Yet, Lucetta Scaraffia continued, 40 years later “we can legitimately ask ourselves whether, had Paul VI not saved the doctrine of the Church, that had remained a possible anchor of salvation from which to draw values and culture at the moment the sexual revolution failed, the only undisputed taboo of Western culture, so strong that no one even wanted to hear the reasons against it. Perhaps only today, when that revolution is fully revealing its failure, are we at last ready to understand better the reasons given by Humanae Vitae which had predicted this failure”. Moreover with its recourse to natural law, the encyclical was to prove a crucial model for relations between scientific progress and Catholic morals to which people could turn when dealing with the bioethical problems that were subsequently to emerge.
“In short, today, the opinions of all the commentators of that time have turned out to be fatally short-sighted, whereas Paul VI’s view appears to be prophetic”. And in answer to the historian Étienne Fouilloux who, 20 years later, asked himself “can the crisis triggered by the encyclical be reduced to a misunderstanding?”, Scaraffia replied “there was a misunderstanding, it was the determination not to understand and to reduce all the questions, that were far broader, to the contingent historical situation”.
The atmosphere unfavourable to the Church that had been created by the media continued in the months following Paul VI’s death and after 16 October 1978. It seems impossible but, as Andrea Riccardi said at first, “John Paul II was also an unpopular Pope”. Indeed, at the outset of a pontificate this mechanism is repeated almost every time. In comparison with the newly-elected Pope, the previous Pontiff tends to be reevaluated. “Paul VI, the Pope of complexity and of mediation, was compared, the formidable Polish Pope, who took his stand in clerical and preconciliar models”. The title of a piece written by Eugenio Scalfari is a good indication of this: “Not John Paul II, but Pius XIII”. It was the year 1979.
Formerly blamed for the stances he had taken on abortion, John Paul II’s position was aggravated by the double issue of condoms and aids (Riccardi mentioned a bbc documentary that accused him perfunctorily of being responsible for the spread of the pandemic).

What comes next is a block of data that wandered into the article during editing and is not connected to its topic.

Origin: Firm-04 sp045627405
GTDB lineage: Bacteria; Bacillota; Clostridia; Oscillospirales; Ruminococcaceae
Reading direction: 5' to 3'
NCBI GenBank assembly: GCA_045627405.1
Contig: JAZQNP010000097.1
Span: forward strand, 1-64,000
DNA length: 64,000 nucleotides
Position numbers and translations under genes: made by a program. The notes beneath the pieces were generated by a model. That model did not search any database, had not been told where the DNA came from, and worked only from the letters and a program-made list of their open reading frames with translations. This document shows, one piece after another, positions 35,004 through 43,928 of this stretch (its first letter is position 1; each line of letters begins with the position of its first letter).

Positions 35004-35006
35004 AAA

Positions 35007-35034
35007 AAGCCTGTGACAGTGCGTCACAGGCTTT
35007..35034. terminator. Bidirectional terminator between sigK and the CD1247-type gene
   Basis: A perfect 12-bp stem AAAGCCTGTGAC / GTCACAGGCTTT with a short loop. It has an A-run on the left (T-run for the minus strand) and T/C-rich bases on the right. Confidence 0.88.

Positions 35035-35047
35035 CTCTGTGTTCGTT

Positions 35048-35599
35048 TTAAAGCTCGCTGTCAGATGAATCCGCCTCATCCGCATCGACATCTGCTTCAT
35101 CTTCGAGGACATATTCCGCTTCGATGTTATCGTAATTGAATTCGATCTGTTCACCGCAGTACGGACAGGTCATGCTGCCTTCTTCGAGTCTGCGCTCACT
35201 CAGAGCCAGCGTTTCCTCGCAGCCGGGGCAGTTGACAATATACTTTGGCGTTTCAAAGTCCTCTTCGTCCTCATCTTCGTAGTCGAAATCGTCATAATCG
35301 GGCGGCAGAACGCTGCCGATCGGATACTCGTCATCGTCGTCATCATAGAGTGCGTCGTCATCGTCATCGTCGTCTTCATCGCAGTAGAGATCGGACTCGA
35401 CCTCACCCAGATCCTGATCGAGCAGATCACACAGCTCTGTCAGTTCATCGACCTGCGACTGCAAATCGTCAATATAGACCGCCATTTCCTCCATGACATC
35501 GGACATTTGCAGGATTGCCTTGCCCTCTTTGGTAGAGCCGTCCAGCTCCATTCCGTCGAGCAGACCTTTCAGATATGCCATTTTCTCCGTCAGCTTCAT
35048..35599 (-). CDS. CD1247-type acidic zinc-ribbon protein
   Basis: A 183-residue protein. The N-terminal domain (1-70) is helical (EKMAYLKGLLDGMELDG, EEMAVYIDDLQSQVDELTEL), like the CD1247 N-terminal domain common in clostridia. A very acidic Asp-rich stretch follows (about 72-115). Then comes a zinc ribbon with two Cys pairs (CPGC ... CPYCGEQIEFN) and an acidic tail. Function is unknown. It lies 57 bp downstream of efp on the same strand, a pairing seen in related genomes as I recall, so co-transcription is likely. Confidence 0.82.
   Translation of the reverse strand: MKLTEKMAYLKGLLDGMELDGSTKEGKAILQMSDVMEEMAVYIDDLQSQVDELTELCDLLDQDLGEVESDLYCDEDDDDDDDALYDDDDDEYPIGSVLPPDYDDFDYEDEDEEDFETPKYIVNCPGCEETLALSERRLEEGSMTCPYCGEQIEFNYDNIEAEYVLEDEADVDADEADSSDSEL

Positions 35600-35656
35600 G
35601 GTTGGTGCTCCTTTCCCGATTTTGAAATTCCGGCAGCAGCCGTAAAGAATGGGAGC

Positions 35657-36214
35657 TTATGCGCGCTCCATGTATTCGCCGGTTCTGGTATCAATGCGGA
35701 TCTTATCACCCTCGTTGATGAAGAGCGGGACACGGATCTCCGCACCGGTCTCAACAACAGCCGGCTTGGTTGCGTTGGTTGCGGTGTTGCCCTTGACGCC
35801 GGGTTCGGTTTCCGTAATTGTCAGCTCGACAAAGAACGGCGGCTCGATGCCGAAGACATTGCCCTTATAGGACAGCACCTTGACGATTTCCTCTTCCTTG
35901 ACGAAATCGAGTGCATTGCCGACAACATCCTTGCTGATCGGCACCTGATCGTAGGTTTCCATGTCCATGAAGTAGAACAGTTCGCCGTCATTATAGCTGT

Juan Arias, the Vatican journalist of El País , described him as a paradoxical figure “with an emotional approach to reality which arouses strong reactions”, explaining his hostility to liberation theology as his fear of the “subversion of the poor”.
The turning point came on 13 May 1981. The attack on his life gave rise to surprise and dismay in public opinion. Sympathy for this Pope, who until that moment had “appeared young, sportive and strong”, was immediate. The process of the reconsideration of John Paul II was detonated on that famous Wednesday (but it did not always run in a straight line). It culminated in the Fall of the Berlin Wall: “The figure of John Paul II is crowned with the hero’s wreath – something unheard of among contemporary Popes”. Yet it almost seemed that the press had wished to create its hero without really listening to him.
Riccardi was clear: “The definition of him as Pope-actor must be reviewed, when the Pontificate is carefully examined and it is noted that there were no weaknesses, no compromises”.
Indeed, “he lived the timeless character of the Church in opposition to banality and as an expression of a message that comes from afar. He felt that the antiquated aspects of his message were a prophecy; he claimed to be more modern than his opponents, even when he was seen as anti-modern. We should remember the whole of this difficult process, the better to understand that the sympathy which accompanied him in his last years was not a factor causally linked to his character but rather the fruit of a struggle and a difficult and complex construction”.
Consequently, even though misunderstandings have marked Church-media relations since the Council, this is because in these two great Pontiffs the press did not seek their message but rather what the logic and the fashion of the times impelled them to find. Listening to the Gospel and perceiving the signs of contradiction that are hard to understand and to digest: the ingredients for a rough and uneven path were certainly not lacking.
The word then passed from the historians to Vatican journalists and (again, if this may be said) to Benedict XVI. When he was still a cardinal, it was he himself who said that “the timelessness, in other words non-contemporaneity of the Church is on the one hand her weakness but on the other hand can be her strength”. Because, for the media obsessed with being up to date, nothing is more mysterious and threatening than what is timeless.
St. Peter’s Square